Wine Duty Frozen – A Cold Move?

This Wednesday 18th March, the UK waited in anticipation as chancellor George Osborne delivered his 2015 Budget to Parliament. The political event was typically drawn out and as the general public lost all interest by Wednesday evening (and the Lib Dems lost all sense by Thursday morning…a ‘Yellow Budget’?!), the inevitable budget-day-question creeping its way into everyone’s mind was: “Am I a winner or a loser?” Well, if you’re as obsessed with wine as we are, then you’re a winner…sort of.

The news that the chancellor had announced a freeze on wine duty in 2015 was met with first with joy and then later with begrudging disappointment by the wine world. With The Wine and Spirit Trade Association (WSTA) launching their official ‘Drop The Duty!’ campaign back in mid-December 2014, a lot of hard work was expended in attempting to persuade Mr Osborne to cut the duty on wine and spirits. The campaign was greeted with zealous support by the drinks trade and it’s not difficult to see why. Exposing facts such as UK consumers currently paying almost 60% tax on an average priced bottle of wine, when the wine and spirit industry directly supports around 518,000 jobs in the UK and is worth £22 billion annually to its economy, the campaign highlighted the inequality UK businesses and consumers face.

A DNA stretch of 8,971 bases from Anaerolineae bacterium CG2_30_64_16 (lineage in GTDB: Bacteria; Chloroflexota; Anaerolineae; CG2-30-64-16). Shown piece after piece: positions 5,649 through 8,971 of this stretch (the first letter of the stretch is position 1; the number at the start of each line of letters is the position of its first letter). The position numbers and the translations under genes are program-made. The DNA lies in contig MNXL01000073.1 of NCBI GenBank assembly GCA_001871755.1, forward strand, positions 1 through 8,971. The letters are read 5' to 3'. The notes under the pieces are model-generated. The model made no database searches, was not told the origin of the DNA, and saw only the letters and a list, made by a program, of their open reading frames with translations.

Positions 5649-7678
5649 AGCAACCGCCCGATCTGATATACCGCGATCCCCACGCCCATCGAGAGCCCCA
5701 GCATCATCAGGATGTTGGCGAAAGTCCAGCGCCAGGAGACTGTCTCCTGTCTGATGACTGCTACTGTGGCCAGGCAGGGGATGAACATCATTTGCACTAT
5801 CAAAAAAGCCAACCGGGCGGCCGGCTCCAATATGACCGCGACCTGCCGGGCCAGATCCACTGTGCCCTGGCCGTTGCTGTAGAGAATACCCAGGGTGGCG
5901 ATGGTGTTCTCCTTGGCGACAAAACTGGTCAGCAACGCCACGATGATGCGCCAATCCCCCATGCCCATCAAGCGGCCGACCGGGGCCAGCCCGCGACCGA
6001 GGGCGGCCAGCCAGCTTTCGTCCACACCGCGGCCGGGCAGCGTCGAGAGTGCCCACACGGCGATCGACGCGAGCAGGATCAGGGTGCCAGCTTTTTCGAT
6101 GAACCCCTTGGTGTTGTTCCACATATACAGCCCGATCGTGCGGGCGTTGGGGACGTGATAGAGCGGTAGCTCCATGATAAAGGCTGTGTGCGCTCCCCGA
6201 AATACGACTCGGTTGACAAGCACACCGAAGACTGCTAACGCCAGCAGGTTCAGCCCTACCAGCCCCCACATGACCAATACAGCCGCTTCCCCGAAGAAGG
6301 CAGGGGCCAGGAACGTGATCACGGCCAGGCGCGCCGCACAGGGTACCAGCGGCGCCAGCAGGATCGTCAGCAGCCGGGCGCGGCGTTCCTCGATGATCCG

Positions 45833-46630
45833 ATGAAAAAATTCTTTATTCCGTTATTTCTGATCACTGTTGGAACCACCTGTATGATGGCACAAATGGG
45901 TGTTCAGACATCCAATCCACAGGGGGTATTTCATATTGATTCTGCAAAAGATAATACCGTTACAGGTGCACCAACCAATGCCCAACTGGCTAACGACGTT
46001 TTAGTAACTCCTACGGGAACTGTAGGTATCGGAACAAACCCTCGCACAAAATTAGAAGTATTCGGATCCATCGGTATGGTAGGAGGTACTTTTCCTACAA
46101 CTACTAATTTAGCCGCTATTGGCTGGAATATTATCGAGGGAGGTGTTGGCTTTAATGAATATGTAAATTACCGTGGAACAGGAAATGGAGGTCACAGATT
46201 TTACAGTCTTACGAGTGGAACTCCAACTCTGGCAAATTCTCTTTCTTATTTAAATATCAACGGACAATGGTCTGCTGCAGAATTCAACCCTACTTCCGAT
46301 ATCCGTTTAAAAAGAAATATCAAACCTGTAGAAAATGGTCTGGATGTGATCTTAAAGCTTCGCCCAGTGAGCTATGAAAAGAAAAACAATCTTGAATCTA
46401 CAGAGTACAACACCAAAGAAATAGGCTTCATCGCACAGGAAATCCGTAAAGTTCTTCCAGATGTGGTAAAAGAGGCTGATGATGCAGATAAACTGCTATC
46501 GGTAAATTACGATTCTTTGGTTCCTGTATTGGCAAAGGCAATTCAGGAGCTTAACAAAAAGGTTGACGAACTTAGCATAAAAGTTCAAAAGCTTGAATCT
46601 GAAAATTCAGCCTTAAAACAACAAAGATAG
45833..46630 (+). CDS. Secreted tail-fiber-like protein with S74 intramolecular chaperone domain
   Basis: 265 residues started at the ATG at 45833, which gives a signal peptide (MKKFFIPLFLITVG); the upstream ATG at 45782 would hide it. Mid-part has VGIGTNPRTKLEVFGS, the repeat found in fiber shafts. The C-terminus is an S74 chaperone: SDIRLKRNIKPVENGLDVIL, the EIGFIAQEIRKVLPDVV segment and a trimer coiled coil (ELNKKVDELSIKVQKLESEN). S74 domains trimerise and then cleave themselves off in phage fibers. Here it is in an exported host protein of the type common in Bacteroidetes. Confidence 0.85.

Using the strapline, ‘Small drop, big cheer’, the campaign called on UK consumers to take action against the unfair level of tax and email their MP to urge George Osborne to make a modest 2% cut in duty across all alcohol products in Budget 2015. Wine has not received a cut since 1984 and Miles Beale, chief executive of the WSTA, said, “By cutting the duty on wine and spirits at the next Budget the Chancellor would provide welcome relief for the British public, boost jobs and growth and generate an additional £1.5bn for the public finances.”

In a likely pre-election charm offensive, the chancellor half-heeded the campaigns calls, but wine still fared worse than other drinks. Duty on spirits and cider was cut by 2%, and beer by 1p per pint, whilst wine was left to make do with a freeze on duty, leaving the UK with still the second highest rate of wine duty in the UK (after Ireland).

Although an improvement on last year, when wine duty still rose with inflation whilst the ‘escalator’ of annual increases for alcoholic drinks was scrapped, Bibendum’s chart below shows that half the cost of a cheap bottle of wine still goes to the government.


Whilst still a major success for the ‘Drop The Duty!’ campaign, Miles Beale commented that although Budget 2015 is “the first step towards supporting wine businesses that are looking to invest in the UK, create jobs and back British pubs”, he was nevertheless “disappointed that the UK’s 30million wine consumers did not receive a duty cut.”

Perhaps Danny Alexander and the Lib Dems had something better planned for wine lovers in that yellow box…

…probably not though.